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Know the signs

Physical Abuse

Physical abuse is nonaccidental physical injury (ranging from minor bruises to severe fractures or death) as a result of punching, beating, kicking, biting, shaking, throwing, stabbing, choking, hitting (with a hand, stick, strap, or other object), burning, or otherwise harming a child, inflicted by a parent, caregiver, or other person who has responsibility for the child. Such injury is considered abuse regardless of whether the caregiver intended to hurt the child. Physical discipline, such as spanking or paddling, is not considered abuse as long as it is reasonable and causes no bodily injury to the child.

Along with this definition it is important to note that:

  • Although physical abuse is nonaccidental in this definition, the parent may have injured a child when they did not intend to. Physical abuse may result from over disciplining or disciplining that gets out of control. For example, when a spanking or paddling leaves a mark.
  • In Alaska, although physical discipline is not against the law, when it leaves marks or bruises, it may be a sign of physical abuse.

Signs in Children

Some physical signs in children can be observed as:

  • Unexplained bruises and welts (often found on face, torso, buttocks, back or thighs)
  • Unexplained fractures; dislocations and skeletal injuries often involve facial structure, skull and bones around joints; may include multiple or spiral fractures, or subdural hematoma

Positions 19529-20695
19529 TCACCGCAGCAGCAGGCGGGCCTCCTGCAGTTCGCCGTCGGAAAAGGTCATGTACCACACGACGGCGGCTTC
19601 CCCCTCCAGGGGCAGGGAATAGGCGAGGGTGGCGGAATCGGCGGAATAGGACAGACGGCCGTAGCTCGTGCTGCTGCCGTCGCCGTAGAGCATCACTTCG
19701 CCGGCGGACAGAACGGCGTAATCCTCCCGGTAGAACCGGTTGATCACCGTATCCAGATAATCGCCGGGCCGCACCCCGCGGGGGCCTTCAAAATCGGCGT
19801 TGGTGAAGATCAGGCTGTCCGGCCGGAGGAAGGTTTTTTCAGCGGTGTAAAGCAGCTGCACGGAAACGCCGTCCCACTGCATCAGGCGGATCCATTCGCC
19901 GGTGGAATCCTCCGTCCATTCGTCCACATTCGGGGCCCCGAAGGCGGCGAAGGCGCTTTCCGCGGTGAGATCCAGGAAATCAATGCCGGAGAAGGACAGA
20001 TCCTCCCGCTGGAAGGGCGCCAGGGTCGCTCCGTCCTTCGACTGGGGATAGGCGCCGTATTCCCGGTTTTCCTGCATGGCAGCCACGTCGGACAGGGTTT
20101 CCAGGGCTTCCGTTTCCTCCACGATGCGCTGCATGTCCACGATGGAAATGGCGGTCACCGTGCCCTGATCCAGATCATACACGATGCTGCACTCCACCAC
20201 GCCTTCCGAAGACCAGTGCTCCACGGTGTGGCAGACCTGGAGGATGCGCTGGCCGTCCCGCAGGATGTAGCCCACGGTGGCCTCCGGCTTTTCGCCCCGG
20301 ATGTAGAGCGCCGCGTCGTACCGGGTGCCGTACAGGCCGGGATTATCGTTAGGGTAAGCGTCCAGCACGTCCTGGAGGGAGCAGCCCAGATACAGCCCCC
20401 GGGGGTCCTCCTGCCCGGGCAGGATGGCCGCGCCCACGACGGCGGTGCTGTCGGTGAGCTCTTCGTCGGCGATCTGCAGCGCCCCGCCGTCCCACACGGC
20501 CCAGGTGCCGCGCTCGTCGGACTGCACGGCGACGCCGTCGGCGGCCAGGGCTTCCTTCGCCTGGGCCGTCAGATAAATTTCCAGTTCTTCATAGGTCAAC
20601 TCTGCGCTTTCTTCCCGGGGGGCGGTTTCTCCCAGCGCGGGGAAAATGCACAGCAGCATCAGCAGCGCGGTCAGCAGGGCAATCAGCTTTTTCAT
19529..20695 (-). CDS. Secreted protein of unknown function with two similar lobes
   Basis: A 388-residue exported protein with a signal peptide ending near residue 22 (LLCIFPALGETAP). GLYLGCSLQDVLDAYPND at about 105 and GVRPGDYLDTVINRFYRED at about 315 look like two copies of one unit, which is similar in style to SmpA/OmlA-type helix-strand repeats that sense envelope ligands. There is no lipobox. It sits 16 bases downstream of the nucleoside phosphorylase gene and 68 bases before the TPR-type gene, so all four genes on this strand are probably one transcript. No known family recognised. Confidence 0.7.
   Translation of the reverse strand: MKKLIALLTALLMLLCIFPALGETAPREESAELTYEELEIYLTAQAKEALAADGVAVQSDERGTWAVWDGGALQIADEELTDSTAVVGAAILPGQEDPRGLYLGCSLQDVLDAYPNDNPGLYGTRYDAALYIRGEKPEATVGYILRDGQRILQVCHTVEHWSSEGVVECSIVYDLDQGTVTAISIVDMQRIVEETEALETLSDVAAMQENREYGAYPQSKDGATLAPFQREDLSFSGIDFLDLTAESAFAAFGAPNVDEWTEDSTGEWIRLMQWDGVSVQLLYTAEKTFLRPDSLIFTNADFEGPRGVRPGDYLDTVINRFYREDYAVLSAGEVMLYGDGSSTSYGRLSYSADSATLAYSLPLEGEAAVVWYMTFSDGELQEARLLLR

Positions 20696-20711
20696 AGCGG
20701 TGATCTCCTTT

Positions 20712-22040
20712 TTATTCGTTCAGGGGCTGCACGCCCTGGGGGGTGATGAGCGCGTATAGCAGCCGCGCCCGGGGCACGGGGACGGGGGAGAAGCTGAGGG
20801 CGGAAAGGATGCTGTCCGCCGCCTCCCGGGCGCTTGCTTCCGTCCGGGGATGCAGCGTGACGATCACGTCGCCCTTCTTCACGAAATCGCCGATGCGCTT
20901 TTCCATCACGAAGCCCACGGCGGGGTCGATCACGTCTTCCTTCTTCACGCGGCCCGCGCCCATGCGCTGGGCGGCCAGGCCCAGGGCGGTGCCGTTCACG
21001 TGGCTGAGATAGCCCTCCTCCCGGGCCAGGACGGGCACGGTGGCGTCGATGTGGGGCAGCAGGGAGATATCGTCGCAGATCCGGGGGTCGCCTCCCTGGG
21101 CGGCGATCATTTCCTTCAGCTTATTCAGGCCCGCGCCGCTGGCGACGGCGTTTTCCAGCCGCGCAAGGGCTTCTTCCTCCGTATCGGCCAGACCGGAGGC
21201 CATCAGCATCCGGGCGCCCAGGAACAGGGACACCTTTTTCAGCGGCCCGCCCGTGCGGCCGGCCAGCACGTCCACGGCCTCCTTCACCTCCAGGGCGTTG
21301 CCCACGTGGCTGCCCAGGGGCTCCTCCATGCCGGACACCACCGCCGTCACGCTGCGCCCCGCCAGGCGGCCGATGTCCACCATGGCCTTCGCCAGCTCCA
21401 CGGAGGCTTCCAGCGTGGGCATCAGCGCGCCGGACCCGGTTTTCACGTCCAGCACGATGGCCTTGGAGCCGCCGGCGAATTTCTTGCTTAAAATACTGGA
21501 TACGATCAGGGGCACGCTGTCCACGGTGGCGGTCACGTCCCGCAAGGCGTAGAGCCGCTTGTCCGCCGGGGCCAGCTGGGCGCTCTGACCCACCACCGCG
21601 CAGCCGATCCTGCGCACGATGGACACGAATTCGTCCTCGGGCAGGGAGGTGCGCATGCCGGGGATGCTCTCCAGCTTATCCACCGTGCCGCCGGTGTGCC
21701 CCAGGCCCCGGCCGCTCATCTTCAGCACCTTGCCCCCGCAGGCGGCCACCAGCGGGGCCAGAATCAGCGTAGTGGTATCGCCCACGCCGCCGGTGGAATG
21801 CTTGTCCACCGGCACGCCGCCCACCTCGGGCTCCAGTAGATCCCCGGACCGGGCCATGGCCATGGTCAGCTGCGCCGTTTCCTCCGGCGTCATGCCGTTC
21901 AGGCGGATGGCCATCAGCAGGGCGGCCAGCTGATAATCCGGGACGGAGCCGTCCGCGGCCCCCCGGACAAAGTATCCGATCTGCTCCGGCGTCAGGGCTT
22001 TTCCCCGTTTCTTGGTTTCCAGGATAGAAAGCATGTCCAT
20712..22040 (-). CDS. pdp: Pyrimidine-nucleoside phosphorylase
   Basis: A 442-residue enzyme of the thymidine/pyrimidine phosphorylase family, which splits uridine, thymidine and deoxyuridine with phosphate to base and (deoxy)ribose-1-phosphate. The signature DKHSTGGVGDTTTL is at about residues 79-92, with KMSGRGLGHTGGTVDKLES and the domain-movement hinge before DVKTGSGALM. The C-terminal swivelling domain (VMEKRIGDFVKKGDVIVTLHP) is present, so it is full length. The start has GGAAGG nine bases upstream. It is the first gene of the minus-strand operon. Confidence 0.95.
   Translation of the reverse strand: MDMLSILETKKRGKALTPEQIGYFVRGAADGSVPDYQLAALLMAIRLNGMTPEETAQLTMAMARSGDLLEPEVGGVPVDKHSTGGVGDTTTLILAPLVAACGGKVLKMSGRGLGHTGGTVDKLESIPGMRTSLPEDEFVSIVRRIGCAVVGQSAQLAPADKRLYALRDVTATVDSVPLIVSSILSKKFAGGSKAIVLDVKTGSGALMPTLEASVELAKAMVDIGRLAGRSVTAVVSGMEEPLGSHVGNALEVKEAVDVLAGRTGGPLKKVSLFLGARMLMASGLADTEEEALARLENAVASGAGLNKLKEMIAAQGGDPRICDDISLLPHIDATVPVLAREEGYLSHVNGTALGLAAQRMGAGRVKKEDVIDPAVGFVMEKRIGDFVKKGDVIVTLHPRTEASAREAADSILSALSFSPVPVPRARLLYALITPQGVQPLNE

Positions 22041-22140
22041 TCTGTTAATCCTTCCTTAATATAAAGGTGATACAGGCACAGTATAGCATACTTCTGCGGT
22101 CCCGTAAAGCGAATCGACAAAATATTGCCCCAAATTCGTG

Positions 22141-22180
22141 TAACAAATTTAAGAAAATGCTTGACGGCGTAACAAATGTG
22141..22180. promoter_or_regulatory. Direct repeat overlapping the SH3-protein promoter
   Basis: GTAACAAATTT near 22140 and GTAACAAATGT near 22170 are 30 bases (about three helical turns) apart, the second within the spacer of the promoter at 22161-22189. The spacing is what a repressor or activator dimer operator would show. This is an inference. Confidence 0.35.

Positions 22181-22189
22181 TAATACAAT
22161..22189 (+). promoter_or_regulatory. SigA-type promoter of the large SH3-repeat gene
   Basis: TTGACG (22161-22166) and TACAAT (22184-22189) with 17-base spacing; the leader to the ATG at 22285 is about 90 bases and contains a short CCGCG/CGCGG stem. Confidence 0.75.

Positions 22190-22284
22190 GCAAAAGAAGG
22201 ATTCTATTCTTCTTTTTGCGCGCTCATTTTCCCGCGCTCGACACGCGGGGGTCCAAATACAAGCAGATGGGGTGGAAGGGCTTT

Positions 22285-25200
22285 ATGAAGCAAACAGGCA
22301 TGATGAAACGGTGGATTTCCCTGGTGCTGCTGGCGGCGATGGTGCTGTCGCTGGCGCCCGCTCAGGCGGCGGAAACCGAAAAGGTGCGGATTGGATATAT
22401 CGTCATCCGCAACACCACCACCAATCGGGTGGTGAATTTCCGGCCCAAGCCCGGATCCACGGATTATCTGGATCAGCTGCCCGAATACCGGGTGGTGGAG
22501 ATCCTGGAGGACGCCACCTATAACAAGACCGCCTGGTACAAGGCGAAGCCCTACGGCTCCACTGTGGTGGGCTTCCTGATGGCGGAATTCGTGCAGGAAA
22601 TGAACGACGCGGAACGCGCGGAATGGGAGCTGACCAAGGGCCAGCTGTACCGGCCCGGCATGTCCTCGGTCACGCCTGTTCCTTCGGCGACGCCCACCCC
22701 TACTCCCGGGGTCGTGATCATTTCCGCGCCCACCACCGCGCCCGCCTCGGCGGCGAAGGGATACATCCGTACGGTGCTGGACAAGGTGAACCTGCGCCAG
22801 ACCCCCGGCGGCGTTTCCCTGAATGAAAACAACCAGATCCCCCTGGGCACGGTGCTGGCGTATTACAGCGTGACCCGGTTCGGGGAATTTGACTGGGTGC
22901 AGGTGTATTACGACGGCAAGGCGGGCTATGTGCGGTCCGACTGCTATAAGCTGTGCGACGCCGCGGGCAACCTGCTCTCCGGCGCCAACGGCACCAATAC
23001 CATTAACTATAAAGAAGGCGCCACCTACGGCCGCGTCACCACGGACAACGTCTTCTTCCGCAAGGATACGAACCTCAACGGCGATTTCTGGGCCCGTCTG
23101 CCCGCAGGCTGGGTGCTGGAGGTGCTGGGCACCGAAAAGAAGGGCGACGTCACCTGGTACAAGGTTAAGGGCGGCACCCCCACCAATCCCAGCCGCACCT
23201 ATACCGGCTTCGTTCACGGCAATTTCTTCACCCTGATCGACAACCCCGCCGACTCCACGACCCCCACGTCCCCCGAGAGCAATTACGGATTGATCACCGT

• Unexplained burns often on the palms, soles, buttocks and back

Physical abuse may also result in behavior that seems out of the ordinary.

A child may:

  • Be self-destructive, aggressive, or withdrawn
  • Run away frequently
  • Explain their injuries in strange or inconsistent ways
  • Seem afraid of adults, including parents or guardians
  • Intentionally hurt animals
  • Report that an adult is hurting them

Also with physical abuse, consider signs in the parent as well.

A parent may:

  • Perceive the child as being bad or difficult or consistently talk about the child negatively
  • Use harsh discipline or instruct teachers or caregivers to use harsh punishment for misbehavior
  • Have been disciplined severely or physically abused as a child themselves.
  • Demand an unrealistic level of performance from the child for his/her age and/or ability
  • Use extreme forms of physical punishment
  • Offer no explanation, or a conflicting or unconvincing explanation, for the child's injury
  • Have abused animals or pets
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